Maybe if we want our kids to love themselves, it’s not enough that we simply love them. We must also love ourselves.

 I never said I'd quit drinking

Friday, March 15, 2013

Giveaway Winner!!

Thank you to everyone who entered the THOUGHT I KNEW YOU Book Club giveaway!! The winner has been chosen, and congratulations to Katie and her book club! I can't wait to Skype or call into your meeting!

We had a fantastic turnout - over 600 entries and to celebrate, we've lowered the kindle price of THOUGHT I KNEW YOU to $1.99 for the weekend (click here to download)!




Want to enter another giveaway? My publisher is turning a year old, and they're giving away hundreds of dollars in Amazon gift cards, books, and prizes! Check it out!

Saturday, February 2, 2013

My So-Called Writerly Life


One of my New Year’s Resolutions was to blog more frequently. I guess, technically, a resolution can’t be a failure until you start it, right? Okay, so here goes.

This is my first “writing” post. Mostly, I’ve blogged about my weird kids, or observations of family life, but I’ve strategically avoided writing about…well, writing. I don’t know why – can something be unknown and strategic? Not sure, but there it is.

I thought I’d give my five blog readers (waves at Mom, Aunt Mary Jo, Becky and Molly, maybe Megan) a little insight into my writing life. Sometimes my friends and family will ask questions, but always seem a little unsure of what to do with the answer. Did they know that? Are they supposed to understand what that means? Generally, I change the subject back to mom things with a collective sigh of relief – messy houses and screaming kids are solid ground. But my writerly life is usually met with a that’s cool, I guess?

I don’t write every day. I work every day – I commute an hour to a job that I mostly like, but don’t feel passionate about. In that way, writing has ruined my life. The rest of you are just along for the ride. At night, after I get home, and the kids are in bed, instead of folding laundry or cleaning the kitchen like I should be doing, I email bloggers, check my twitter and my facebook, check my Amazon rank, reply to fan mail (that’s a joke. Unless one of you e-mails me)…oh, and try to be a decent wife by paying a little attention to my husband.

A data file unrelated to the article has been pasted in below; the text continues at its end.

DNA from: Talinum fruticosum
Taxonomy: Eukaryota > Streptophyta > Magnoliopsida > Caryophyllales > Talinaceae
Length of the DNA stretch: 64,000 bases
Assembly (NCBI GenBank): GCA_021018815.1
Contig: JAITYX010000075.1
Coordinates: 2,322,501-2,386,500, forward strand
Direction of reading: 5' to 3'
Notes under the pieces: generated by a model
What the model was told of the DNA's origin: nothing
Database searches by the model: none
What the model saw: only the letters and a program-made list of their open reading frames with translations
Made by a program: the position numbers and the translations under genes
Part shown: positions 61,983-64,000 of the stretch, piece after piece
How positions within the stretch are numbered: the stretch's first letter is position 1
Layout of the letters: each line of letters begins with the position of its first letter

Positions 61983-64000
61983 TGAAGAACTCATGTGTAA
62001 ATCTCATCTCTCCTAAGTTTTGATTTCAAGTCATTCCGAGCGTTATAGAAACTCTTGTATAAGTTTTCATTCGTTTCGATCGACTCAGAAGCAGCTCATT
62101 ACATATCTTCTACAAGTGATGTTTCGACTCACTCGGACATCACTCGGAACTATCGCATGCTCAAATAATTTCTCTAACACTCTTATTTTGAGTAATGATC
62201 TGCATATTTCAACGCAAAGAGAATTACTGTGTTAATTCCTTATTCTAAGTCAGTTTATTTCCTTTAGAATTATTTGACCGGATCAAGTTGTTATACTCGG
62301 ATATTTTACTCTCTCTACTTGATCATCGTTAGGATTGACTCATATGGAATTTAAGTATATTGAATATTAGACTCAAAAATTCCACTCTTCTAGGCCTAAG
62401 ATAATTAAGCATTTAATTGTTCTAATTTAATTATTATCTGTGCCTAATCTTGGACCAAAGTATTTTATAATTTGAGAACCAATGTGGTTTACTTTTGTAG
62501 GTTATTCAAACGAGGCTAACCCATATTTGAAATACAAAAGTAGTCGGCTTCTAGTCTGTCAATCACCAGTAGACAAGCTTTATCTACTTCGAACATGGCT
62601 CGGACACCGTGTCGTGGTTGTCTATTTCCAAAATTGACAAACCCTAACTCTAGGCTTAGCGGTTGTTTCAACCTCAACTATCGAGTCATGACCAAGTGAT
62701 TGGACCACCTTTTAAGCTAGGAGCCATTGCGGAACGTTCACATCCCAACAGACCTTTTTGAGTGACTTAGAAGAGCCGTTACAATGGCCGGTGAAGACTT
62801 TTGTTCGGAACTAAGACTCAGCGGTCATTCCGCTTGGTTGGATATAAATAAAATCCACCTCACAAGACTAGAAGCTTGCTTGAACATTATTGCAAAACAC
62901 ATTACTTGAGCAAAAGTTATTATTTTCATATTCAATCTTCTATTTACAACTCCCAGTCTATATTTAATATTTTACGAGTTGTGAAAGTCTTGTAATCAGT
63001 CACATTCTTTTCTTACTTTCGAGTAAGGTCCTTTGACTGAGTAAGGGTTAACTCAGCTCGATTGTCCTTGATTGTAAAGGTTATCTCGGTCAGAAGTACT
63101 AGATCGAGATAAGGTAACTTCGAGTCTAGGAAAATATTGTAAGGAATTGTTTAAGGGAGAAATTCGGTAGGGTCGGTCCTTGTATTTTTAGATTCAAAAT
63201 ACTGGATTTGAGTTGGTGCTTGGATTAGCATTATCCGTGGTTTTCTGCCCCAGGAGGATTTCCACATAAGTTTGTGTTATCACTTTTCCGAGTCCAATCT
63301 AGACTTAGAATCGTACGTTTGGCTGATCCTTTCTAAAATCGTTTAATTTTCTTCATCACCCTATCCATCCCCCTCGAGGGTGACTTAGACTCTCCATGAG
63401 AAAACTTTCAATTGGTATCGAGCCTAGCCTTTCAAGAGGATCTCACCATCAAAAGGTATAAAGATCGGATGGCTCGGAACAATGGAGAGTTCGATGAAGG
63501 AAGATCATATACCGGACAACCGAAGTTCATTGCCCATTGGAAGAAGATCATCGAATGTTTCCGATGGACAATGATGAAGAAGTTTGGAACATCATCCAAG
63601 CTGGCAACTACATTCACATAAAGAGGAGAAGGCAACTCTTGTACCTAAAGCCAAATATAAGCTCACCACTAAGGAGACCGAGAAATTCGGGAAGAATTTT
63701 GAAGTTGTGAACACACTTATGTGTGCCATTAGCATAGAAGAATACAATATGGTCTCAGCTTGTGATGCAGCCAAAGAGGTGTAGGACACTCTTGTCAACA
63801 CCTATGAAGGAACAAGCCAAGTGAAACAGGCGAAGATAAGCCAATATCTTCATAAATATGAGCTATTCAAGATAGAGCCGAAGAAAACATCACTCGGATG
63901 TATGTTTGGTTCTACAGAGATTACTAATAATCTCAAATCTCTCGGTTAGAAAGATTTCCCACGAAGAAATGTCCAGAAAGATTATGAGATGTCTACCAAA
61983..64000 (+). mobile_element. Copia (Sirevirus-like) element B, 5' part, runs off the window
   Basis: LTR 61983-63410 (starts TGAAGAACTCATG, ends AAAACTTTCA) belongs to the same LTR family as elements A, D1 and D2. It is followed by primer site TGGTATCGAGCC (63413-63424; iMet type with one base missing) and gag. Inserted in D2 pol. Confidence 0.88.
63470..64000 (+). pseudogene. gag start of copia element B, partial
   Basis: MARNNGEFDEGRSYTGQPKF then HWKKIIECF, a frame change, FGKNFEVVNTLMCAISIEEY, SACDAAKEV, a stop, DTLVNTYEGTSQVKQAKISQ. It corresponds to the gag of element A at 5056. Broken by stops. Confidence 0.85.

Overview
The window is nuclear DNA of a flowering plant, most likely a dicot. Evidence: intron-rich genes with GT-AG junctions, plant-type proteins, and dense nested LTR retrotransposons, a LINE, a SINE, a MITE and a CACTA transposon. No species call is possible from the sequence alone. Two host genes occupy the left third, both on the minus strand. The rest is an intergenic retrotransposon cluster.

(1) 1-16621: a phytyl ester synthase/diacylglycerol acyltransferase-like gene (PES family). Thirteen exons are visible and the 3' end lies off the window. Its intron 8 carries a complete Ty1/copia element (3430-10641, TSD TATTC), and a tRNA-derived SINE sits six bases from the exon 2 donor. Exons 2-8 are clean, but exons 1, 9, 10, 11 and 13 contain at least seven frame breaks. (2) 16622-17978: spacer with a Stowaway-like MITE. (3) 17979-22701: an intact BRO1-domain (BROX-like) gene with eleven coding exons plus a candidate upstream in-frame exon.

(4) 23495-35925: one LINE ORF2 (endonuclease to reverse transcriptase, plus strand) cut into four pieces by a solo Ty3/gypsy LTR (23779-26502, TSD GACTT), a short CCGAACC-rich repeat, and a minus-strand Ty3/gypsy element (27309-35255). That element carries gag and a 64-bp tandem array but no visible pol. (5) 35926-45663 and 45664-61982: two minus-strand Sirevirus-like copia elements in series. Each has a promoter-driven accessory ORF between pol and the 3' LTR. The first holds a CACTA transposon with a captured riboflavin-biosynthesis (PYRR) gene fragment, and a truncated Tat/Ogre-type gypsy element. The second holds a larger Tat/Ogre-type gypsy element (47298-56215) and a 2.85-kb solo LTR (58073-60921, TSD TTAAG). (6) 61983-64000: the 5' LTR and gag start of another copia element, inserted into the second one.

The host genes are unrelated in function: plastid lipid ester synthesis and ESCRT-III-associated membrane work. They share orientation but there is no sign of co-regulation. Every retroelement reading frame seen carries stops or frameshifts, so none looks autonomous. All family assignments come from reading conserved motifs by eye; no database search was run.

Before you all start thinking I’m martyring myself, here’s my secret: It’s so much fun. I love it way more than I thought I would. Or, at least its more fun than folding five loads of kids clothes (oh, cute, you thought I was exaggerating). But this means my kids are mismatched, permission slips are always lost, my dishes are overflowing and my husband is over-houseworked (I’m trying to make up for this by giving him props everywhere. Oh wait, he doesn’t read my blog either. Just...tell him I said so, k?)

On the weekends, while the kids nap (luck, luck, luck, and sheer will play a huge part in having a four-year-old who still takes a nap), I write. This means that if I’m lucky, I write a chapter a week. There are about thirty to forty chapters in my new book. Talk about slow goings. I thought dieting was thankless.

But a few weeks ago, something totally awesome happened. Unexpectedly, I finished the first draft of my second book. Why unexpectedly? Oh, I don’t know, I guess somewhere in the back of my mind, I never know if I’ll abandon something or finish it until I write The End. I spent two weeks smoothing out the issues I knew about, but at sixty-five thousand words, I knew there were more problems. It simply wasn’t long enough to be good, in my mind (*SIGH* disclaimer: there are very good books at that length. I could tell that mine was not one of them). It needed….something. But what? (Side note: the average novel is about eighty-thousand words, roughly.) Enter, beta readers.

Um, what?